A ripe orange produces an abundance of oblong, creamy white seeds that can be used to grow new orange trees (Citrus sinensis). The seeds sprout readily without pretreatment and will quickly produce lush, evergreen foliage. The trees can grow outdoors year-round in U.S. Department of Agriculture plant hardiness zones 9 through 11. Seed-grown orange trees mature slowly, and most take seven to eight years to bear fruit.
Preparing the Seeds
Orange seeds begin losing viability as soon as you remove them from the fruit, so make sure you're prepared before you cut open the orange. Take seeds from a fully ripe fruit with a solid orange color and no hint of green. Collect seeds from healthy, unblemished fruits with no signs of rot or mold. Use at least four orange seeds to increase the odds of successful germination, and rinse them well in cool, clean water to remove any residual sugars. Spread the orange seeds on a sheet of paper towel to dry off while you prepare the pots.
The correct moisture balance and sowing depth are vital to successfully germinating orange seeds. Use a clean, 3- to 4-inch pot with at least two drainage holes at the base and a sterile potting mix made up of equal parts milled peat and small-grain perlite. Fill the pot to within 1/2 inch of the top with the soil mixture and lay two seeds on the surface near the center, spacing them roughly 1/2 inch apart. Cover the seeds with a 1/4- to 1/2-inch layer of the potting medium. Mist the medium with water to settle it.
Orange seeds need temperatures above 70 degrees Fahrenheit to successfully germinate. Arrange the pots on a germination mat or in a naturally warm spot, such as on top of a refrigerator or near a hot water heater. Drape a sheet of plastic wrap over the pot to hold in heat, but keep the edges loose to allow excess moisture to escape. Keep the soil mixture evenly moist, but let the surface dry out slightly before watering again. Most healthy orange seeds germinate in seven to 10 days when they're kept warm, but some may take much longer. Once the sprouts emerge, remove the plastic wrap and move the pots near a west- or south-facing window with at least four hours of sun each day.
Orange trees produce two different types of seedling sprouts: genetic sprouts and vegetative sprouts. The vegetative sprouts share the same traits as the mother tree, so they will eventually produce quality fruit. Genetic sprouts possess genetic variations due to cross-pollination, so they may not produce the same quality of fruit and should be removed. Each orange seed can produce three sprouts: one genetic and two vegetative. Vegetative sprouts are vigorous and taller than the weaker genetic sprout. Snip off the genetic sprout at the base using small scissors and discard it so the vegetative sprouts can grow without competition for nutrients.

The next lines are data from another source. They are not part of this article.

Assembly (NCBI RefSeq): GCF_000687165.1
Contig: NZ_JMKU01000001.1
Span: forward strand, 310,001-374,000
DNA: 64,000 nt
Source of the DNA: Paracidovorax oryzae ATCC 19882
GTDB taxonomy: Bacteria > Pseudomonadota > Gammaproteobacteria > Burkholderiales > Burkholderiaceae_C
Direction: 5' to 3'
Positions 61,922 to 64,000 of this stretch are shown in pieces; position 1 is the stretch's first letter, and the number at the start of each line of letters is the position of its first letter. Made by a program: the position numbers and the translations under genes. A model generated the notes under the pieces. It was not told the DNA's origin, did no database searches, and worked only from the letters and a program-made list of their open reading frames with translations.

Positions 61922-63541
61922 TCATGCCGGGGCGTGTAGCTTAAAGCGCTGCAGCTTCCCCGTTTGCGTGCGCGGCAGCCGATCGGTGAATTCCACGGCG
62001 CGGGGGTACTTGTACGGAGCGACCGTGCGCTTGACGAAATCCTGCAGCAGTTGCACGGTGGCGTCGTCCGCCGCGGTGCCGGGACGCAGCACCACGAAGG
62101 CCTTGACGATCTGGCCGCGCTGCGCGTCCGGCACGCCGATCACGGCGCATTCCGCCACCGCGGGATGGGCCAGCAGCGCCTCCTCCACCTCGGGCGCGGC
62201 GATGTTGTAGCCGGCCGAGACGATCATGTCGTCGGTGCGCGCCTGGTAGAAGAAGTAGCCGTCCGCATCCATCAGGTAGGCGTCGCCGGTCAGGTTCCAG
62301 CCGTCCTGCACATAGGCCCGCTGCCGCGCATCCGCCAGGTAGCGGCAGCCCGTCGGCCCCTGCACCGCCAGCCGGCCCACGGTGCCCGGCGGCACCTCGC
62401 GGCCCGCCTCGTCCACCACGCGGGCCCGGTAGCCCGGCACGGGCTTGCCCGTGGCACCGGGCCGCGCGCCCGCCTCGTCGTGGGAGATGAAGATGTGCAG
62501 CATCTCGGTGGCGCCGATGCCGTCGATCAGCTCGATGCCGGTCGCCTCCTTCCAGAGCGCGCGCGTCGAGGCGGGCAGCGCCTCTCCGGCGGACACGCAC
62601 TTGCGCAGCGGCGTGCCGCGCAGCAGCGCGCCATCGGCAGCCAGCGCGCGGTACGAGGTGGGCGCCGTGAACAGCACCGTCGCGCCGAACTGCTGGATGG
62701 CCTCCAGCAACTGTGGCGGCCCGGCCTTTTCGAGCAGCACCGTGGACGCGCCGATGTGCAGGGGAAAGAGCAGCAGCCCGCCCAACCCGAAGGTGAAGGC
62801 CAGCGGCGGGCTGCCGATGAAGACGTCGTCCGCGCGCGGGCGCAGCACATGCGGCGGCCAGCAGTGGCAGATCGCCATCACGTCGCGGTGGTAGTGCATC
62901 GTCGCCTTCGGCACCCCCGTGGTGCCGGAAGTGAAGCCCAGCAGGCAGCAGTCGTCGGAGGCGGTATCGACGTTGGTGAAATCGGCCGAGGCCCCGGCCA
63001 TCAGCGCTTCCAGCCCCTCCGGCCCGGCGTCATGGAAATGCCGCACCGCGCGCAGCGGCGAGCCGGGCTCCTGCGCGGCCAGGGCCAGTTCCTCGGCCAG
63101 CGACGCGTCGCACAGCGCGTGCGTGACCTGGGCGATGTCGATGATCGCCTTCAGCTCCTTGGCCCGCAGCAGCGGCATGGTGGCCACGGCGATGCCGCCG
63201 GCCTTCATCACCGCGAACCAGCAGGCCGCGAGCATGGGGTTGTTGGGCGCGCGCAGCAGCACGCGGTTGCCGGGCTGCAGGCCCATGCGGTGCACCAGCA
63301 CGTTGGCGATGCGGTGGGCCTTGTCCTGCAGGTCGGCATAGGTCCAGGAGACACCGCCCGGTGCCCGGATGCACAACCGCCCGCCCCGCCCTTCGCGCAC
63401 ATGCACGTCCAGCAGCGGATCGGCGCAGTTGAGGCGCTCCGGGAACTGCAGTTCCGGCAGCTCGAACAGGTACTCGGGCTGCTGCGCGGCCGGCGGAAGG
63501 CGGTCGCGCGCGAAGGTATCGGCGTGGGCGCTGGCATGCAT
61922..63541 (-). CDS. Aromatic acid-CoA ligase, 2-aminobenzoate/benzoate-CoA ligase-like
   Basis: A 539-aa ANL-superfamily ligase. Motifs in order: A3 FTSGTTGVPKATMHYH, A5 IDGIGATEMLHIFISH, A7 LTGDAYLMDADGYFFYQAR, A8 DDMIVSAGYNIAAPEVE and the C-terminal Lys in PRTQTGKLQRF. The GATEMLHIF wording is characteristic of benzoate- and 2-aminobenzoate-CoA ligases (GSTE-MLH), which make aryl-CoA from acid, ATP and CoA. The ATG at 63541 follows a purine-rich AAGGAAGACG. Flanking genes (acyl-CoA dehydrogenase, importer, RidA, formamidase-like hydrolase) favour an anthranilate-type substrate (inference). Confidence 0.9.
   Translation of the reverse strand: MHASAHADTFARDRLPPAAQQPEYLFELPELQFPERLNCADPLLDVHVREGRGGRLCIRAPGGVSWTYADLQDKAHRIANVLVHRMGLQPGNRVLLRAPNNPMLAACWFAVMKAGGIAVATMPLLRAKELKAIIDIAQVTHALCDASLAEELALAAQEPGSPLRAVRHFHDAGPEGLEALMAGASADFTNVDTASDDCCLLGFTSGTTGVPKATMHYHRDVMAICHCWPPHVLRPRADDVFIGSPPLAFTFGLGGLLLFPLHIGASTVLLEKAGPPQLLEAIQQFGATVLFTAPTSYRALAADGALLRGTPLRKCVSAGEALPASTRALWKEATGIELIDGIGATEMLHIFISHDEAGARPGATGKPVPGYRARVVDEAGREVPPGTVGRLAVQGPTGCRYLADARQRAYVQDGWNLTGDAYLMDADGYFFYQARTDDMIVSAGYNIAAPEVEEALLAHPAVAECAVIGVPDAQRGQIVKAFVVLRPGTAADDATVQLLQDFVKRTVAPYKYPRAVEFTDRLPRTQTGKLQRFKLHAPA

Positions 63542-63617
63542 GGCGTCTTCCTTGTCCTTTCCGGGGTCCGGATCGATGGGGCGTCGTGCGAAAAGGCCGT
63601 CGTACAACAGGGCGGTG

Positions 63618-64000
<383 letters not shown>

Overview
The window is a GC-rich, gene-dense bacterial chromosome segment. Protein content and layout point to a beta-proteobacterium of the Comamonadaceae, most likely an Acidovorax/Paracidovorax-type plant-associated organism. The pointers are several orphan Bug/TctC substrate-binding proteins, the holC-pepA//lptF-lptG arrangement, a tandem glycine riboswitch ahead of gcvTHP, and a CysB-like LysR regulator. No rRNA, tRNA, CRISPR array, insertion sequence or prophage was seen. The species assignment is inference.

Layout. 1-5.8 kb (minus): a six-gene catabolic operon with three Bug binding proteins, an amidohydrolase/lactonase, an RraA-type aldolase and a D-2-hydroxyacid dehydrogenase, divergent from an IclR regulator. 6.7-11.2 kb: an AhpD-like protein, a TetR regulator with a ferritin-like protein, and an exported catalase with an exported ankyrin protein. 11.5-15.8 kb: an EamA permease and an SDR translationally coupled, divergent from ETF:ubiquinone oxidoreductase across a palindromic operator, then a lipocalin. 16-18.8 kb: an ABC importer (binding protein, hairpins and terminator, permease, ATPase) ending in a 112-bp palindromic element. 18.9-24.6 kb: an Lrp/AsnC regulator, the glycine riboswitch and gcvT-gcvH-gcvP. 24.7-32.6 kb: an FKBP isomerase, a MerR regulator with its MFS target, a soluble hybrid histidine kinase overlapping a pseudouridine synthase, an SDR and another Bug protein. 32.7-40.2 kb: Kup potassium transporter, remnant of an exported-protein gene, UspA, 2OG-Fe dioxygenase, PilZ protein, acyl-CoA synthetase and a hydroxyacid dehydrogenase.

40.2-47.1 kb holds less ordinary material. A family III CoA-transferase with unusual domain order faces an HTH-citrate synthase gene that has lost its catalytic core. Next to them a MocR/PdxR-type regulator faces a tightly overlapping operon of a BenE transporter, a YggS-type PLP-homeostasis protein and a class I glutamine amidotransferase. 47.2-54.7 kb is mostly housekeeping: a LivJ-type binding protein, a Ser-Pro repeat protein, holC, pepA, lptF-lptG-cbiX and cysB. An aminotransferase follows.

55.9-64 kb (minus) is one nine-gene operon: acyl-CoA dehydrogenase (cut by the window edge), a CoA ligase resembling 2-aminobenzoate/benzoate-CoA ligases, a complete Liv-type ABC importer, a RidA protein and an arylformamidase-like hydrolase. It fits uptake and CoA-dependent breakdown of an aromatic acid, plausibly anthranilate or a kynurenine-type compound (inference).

Transplant and Aftercare
The sterile medium used for sprouting orange seeds lacks the necessary nutrients for healthy seedling development, so the seedlings must be transplanted into new pots once they produce several sets of leaves. Move the seedlings into 4- to 6-inch pots filled with citrus formula potting soil. Again, use pots with drainage holes. Keep the seedlings in a bright, sunny spot with southern exposure and water them when the soil dries out on the surface, adding water until it trickles from the bottom of the pot. Fertilize the orange seedlings every two weeks with 1/2 teaspoon of 10-10-10 fertilizer diluted in 1 gallon of water. Stop fertilizing in autumn and winter. Orange trees respond well to being grown in containers, but they will perform best if planted outdoors within their preferred climate range.
- Cal Poly Urban Forest Ecosystems Institute: Orange
- Texas A&M AgriLife Extension: Orange
- UC Davis College of Agricultural and Environmental Sciences: Citrus: Seeds for Rootstock
- Logee's Plants for Home and Garden: Cultural Information--Citrus
- Purdue University Center for New Crops and Plants Products: Orange
Samantha McMullen began writing professionally in 2001. Her nearly 20 years of experience in horticulture informs her work, which has appeared in publications such as Mother Earth News.